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House of Commons

Tuesday 21 June 2005

The House met at half-past Two o'clock


[Mr. Speaker in the Chair]


London Local Authorities and Transport for London Bill (By Order)

Order for Second Reading read. Read a Second time, and committed.

Oral Answers to Questions


The Secretary of State was asked—


1. Ian Lucas (Wrexham) (Lab): What recent discussions he has had with the Iraqi Government concerning security in Iraq. [5694]

4. Ms Celia Barlow (Hove) (Lab): When he last met representatives of the Iraqi Government to discuss the proposed new constitution. [5698]

The Secretary of State for Foreign and Commonwealth Affairs (Mr. Jack Straw): With the European Union presidency, I visited Iraq on 9 June and discussed security and constitutional matters, as well as other topics, with President Talabani, Prime Minister Jaafari and other leaders. Security and stability are plainly key to progress in Iraq. Iraqi forces are increasingly taking a lead in this effort.

I stressed to all whom I saw the need for an inclusive constitutional drafting process that included fair representation from the Sunni community and kept to the timeline. I therefore welcome the agreement reached on 17 June to add 15 Sunni members to the constitutional committee and to appoint 10 Sunni advisory experts. Tomorrow, I shall attend an international conference on Iraq that is being held in Brussels.

Ian Lucas: I am most grateful to my right hon. Friend for that detailed reply. The whole House is concerned about the reported continuing high levels of violence in Iraq. What reassurance can he give me that the situation is navigable? Is real progress being made and what role are British troops playing in that progress?
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Mr. Straw: Violence is at an unacceptable level and is higher than was anticipated. Tragically, most of the casualties of the violence today are other Iraqis, who have become the principal targets of the violence. That said, I was impressed when I visited Baghdad two weeks ago by the progress that had been made on the readiness and numbers of the Iraqi security forces. The Iraqis have a clear choice about whether they bring together the components of a properly functioning democratic and secure state. I believe that they are doing that, although there will be many difficulties on the way.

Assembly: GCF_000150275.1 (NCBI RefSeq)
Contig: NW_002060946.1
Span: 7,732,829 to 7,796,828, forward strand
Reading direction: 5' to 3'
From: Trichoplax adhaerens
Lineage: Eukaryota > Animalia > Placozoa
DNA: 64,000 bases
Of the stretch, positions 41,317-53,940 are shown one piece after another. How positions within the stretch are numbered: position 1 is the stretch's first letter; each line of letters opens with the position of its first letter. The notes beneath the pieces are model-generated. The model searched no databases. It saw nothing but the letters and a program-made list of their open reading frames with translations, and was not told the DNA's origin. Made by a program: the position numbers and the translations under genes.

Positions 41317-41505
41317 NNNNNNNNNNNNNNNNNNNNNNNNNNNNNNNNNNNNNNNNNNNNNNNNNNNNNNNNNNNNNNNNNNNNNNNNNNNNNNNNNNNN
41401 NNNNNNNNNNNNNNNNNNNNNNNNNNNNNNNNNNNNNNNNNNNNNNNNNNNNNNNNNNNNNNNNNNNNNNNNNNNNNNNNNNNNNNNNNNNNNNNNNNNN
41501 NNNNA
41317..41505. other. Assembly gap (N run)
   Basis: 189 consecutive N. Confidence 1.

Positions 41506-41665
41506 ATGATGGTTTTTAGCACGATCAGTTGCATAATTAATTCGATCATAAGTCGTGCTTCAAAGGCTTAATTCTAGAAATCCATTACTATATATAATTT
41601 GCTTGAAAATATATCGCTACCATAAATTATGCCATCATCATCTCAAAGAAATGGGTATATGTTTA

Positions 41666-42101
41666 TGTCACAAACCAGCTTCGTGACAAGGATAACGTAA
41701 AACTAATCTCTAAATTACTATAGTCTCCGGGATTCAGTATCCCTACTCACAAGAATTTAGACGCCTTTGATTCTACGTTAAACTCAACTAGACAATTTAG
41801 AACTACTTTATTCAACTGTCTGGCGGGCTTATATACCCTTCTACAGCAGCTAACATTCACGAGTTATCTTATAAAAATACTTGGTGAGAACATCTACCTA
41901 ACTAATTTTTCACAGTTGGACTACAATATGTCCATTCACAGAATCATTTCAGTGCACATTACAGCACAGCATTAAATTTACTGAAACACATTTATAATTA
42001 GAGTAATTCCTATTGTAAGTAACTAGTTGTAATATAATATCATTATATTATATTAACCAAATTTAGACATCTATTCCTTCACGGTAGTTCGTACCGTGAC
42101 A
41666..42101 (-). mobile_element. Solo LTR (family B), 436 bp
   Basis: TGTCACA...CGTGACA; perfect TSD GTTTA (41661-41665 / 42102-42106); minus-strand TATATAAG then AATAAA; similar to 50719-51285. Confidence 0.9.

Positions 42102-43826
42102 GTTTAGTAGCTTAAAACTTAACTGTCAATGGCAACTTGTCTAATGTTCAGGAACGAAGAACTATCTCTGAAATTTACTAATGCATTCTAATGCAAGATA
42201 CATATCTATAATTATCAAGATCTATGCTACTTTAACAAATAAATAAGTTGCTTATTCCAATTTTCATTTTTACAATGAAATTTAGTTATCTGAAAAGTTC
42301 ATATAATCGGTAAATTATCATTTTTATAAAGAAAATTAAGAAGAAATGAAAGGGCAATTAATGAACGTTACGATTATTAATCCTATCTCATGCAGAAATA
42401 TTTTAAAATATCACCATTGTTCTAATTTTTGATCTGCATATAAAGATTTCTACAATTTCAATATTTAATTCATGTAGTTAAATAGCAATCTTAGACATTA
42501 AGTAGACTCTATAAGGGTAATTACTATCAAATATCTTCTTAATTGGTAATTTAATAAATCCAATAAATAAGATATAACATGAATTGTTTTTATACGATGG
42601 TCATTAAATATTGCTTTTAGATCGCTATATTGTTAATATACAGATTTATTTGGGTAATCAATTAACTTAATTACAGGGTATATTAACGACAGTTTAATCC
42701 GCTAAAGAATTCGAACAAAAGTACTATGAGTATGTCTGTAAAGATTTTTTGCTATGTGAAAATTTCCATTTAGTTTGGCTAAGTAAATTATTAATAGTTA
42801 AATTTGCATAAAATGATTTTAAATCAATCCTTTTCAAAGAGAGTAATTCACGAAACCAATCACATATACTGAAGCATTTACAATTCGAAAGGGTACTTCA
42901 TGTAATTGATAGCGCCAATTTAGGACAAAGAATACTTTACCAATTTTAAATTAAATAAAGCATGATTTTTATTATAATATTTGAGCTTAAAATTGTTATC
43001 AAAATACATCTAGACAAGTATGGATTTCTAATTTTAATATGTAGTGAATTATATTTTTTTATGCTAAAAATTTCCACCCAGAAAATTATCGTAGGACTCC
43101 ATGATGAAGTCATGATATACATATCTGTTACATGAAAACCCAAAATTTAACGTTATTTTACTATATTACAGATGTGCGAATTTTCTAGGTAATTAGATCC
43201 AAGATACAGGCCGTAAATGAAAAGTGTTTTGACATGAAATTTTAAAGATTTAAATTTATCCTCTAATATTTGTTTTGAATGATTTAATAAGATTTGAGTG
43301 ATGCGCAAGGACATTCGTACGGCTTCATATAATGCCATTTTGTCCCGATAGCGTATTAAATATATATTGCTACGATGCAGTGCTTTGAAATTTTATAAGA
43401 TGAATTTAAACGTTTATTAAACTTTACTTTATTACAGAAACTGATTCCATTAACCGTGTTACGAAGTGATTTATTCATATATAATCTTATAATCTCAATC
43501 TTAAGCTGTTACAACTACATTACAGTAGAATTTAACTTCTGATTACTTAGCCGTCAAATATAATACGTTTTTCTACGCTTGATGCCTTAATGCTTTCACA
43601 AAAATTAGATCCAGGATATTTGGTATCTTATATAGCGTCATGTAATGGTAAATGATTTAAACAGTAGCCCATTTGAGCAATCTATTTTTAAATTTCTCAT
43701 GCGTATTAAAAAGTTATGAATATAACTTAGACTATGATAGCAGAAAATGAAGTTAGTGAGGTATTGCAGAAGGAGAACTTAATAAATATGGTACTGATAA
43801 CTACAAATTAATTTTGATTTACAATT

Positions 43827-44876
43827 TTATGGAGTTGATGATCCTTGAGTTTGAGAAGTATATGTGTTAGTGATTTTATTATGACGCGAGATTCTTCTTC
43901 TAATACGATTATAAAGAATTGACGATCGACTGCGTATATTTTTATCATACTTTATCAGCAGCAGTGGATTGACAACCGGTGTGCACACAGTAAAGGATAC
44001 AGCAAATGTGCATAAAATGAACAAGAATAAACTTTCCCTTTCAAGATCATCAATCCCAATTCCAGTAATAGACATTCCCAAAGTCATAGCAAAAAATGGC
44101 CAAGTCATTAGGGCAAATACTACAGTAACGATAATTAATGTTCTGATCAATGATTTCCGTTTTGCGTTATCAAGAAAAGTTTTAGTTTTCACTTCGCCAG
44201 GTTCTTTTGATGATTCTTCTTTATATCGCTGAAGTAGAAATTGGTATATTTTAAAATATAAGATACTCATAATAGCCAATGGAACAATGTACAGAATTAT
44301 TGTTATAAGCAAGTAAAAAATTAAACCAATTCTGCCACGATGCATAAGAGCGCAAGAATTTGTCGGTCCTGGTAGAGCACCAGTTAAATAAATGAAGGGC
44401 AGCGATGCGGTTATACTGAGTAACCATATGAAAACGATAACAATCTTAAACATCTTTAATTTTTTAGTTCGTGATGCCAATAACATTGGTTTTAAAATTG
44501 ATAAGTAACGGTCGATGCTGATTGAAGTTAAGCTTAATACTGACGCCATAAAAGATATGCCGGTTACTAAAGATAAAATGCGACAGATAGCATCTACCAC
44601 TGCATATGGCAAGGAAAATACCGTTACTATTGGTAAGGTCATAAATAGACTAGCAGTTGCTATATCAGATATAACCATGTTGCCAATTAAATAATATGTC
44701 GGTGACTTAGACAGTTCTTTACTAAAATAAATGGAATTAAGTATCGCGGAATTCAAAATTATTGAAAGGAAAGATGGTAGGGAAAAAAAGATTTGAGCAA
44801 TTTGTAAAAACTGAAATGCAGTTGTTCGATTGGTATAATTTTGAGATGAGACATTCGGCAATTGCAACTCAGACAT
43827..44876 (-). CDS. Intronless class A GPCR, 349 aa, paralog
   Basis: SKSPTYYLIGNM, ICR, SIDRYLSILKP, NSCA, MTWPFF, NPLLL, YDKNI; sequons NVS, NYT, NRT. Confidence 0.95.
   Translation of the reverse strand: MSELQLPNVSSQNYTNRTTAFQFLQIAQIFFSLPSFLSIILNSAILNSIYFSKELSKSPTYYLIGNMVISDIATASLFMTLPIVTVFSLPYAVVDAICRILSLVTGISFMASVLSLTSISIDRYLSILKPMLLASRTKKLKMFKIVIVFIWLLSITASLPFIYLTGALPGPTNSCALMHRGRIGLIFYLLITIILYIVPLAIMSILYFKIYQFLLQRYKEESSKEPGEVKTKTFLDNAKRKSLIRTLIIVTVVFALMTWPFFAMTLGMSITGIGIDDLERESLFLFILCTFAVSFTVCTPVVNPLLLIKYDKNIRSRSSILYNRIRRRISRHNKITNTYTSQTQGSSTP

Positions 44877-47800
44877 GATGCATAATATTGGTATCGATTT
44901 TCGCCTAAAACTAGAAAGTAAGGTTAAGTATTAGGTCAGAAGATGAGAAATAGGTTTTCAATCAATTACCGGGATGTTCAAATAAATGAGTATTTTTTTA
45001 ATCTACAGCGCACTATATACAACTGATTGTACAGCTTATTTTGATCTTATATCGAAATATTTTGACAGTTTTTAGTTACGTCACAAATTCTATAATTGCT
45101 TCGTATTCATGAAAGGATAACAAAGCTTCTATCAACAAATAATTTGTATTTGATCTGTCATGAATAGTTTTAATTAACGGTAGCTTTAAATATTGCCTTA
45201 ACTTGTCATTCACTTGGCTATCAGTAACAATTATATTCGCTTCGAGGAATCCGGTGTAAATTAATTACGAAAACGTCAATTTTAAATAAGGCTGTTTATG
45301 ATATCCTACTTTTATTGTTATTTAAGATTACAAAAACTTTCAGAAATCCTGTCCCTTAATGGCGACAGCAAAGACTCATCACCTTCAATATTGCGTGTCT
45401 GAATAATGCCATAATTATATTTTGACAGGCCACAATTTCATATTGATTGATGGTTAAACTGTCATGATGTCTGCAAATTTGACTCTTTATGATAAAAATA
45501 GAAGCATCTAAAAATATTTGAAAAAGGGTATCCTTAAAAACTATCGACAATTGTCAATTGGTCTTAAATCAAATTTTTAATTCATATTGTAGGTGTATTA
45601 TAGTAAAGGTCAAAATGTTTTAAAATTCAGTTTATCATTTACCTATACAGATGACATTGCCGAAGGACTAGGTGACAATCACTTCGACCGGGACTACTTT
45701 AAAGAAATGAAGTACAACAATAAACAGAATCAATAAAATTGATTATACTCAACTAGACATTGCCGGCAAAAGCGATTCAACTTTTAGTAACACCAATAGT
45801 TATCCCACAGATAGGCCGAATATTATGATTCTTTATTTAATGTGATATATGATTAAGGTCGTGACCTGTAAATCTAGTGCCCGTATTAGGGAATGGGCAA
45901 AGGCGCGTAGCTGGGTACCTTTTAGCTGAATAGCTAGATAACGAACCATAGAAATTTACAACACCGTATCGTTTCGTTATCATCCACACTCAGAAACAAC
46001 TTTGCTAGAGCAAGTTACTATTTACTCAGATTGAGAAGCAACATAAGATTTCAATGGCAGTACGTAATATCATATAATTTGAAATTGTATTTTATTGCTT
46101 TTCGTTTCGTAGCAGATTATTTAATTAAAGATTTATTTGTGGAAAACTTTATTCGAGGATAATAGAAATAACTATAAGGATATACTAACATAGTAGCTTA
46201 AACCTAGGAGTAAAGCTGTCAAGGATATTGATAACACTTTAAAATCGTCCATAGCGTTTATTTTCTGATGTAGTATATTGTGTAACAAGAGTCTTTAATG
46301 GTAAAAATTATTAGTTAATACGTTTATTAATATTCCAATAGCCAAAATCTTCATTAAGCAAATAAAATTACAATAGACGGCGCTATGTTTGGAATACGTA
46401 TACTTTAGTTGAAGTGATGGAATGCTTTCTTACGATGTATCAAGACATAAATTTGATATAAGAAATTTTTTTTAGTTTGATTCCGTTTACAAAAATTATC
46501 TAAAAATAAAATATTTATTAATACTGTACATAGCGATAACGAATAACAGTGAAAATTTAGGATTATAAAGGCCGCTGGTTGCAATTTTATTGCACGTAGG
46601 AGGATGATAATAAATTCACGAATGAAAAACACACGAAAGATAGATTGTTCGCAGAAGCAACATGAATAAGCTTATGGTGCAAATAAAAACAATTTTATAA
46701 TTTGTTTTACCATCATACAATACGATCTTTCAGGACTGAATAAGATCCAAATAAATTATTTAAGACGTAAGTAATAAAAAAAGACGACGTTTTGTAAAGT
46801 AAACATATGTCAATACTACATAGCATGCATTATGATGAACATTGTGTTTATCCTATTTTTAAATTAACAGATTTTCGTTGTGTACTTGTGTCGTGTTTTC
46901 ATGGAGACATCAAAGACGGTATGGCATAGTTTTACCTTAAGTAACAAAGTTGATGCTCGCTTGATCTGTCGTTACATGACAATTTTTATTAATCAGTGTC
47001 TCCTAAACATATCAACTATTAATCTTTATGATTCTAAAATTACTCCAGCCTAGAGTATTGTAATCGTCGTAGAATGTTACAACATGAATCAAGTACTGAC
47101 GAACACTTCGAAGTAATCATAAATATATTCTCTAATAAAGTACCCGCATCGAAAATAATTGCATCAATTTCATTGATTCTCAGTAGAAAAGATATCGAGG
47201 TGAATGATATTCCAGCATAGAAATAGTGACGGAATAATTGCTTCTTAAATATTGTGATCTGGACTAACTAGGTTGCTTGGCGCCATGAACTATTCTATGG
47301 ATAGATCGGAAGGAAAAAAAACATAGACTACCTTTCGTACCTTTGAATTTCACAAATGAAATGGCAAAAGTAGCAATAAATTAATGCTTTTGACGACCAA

Ms Barlow: When my right hon. Friend met representatives of the committee that is drawing up the new constitution, did he believe that it was a fair and accurate representation of the demographics of the country? Does he believe that it is on course to complete the constitution before 15 August?

Mr. Straw: The original composition of the body to draw up the constitution plainly did not represent accurately all the three communities in Iraq, above all because most of the Sunni community decided not to take part in the elections. However, following the decision reached just four days ago to add 15 Sunni members to the constitutional committee, it is now as broadly representative of the Sunni as it is of the Kurds and the Shi'a. There are three deadlines: 15 August, 15 October and 15 December. I am fairly convinced that those timelines will be met, although it will be a close-run thing in each case.

Patrick Mercer (Newark) (Con): The whole House will be aware that the level of violence in Iraq has climbed hideously over the past few weeks and months. At the same time, the Ministry of Defence is preparing plans to withdraw large numbers of troops from Iraq, which seems to sit uneasily with the comment made by the Minister for Europe during the debate on the Queen's Speech that we would leave only when the job was done. Will the Foreign Secretary define how he sees the situation arising when the job will indeed be done?

Mr. Straw: What my right hon. Friend the Minister for Europe said sits very well with what the hon. Gentleman and the House also took from his remarks. Under Security Council resolution 1546, a review is taking place of the mandate, which will expire on 31 December unless it is renewed. Meanwhile, Iraqi security forces are significantly improving their capability and increasing in number—that just happens to be true—and they are involved in serious security operations to a far greater extent than they were this time last year. They have suffered many more casualties than the coalition, proportionately, but none the less I was assured by our British senior commanders when I was in Baghdad that the morale and capability of many of the Iraqi forces, although not all, was high. There are already 168,000 people involved in the Iraqi security forces, so as that number rises, it is rational and sensible for the numbers involved in the coalition to reduce provided, first, that we are sure that it is safe for those numbers to reduce and, secondly, that that is the wish of the Iraqi people and Government.